In Woody Allen’s new memoir, Apropos of Nothing, the director addresses one of the loudest critiques of his work: His movies rarely — if ever — include black characters. Sure, his movies haven’t featured prominent roles for black actors, he writes in the 400-page tome, but he’s publicly been an ally, he says: Allen recalls marching with Martin Luther King Jr., donating to the ACLU, and that he “said publicly in the 1960s that [he] was in favor of African-Americans achieving their goals by any means necessary.” Allen previously addressed the fundamental whiteness of his movies in a 2014 interview with the New York Observer: “The implication is that I’m deliberately not hiring black actors, which is stupid,” he said at the time. “I cast only what’s right for the part. Race, friendship means nothing to me except who is right for the part.” Here’s the full passage from his new book:
I’ve taken some criticism over the years that I didn’t use African-Americans in my movies. And while affirmative action can be a fine solution in many instances, it does not work when it comes to casting. I always cast the person who fits the part most believably in my mind’s eye. When it comes to the politics of race, I have always been a typical liberal and sometimes maybe even radical. I marched in Washington with Martin Luther King, donated heavily to the ACLU when they needed extra to push the Voting Rights Act, named my children after my African-American heroes and said publicly in the 1960s that I was in favor of African-Americans achieving their goals by any means necessary. Anyhow, when it comes to casting, I do not go by politics but by what feels dramatically correct to me.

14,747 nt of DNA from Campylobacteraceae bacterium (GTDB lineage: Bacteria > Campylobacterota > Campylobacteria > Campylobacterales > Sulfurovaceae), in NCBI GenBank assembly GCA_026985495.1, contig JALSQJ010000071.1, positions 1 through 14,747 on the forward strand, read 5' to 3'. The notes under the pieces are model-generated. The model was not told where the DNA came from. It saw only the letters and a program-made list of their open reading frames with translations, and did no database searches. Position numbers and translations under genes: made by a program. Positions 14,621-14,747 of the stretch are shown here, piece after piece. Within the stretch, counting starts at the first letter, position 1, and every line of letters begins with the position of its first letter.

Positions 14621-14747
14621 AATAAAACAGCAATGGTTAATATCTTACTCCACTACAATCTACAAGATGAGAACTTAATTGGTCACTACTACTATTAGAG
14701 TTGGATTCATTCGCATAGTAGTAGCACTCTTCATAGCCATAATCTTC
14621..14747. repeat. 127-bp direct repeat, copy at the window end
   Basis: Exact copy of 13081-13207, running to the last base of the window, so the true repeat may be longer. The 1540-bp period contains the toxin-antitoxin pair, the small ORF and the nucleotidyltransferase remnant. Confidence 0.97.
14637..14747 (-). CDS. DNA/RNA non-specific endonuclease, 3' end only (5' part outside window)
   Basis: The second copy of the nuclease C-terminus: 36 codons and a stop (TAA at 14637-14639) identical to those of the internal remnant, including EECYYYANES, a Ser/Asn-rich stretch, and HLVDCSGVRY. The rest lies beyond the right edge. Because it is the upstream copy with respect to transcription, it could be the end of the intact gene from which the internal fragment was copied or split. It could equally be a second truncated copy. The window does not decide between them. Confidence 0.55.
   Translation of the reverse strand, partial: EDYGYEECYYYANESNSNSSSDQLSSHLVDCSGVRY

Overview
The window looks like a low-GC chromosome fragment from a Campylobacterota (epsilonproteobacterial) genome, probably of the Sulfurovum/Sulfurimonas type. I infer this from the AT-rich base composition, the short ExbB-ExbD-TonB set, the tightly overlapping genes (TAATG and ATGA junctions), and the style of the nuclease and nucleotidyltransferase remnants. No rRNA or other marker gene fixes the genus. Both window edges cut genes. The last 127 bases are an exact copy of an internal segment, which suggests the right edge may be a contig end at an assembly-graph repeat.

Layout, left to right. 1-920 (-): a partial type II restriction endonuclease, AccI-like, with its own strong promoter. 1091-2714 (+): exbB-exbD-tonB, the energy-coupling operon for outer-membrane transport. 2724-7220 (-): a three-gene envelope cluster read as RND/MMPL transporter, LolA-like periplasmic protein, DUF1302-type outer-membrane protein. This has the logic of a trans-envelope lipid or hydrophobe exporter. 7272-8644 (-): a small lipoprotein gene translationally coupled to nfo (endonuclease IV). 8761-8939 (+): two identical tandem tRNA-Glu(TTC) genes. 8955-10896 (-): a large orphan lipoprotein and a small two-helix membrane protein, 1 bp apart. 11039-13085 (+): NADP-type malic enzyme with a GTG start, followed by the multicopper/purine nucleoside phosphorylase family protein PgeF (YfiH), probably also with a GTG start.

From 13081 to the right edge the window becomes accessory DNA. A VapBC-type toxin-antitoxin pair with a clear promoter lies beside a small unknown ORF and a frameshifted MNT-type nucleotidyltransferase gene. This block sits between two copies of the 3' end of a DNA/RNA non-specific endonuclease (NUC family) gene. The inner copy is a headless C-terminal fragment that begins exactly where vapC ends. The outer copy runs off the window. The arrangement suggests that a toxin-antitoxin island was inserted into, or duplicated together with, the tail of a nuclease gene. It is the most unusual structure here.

Apropos of Nothing also tracks Allen’s lifelong appreciation for black music and black art: As a child, he says, he “was a wannabe comic, wannabe magician, wannabe baseball player, and wannabe African-American jazz musician.” (He particularly admired the “primitive” New Orleans jazz musicians Bunk Johnson, Jelly Roll Morton, Louis Armstrong, and Sidney Bechet.) As for naming his children after his “African-American heroes,” Allen says investigative journalist Ronan Farrow was originally named Satchel. Allen says the name came from his admiration for Satchel Paige.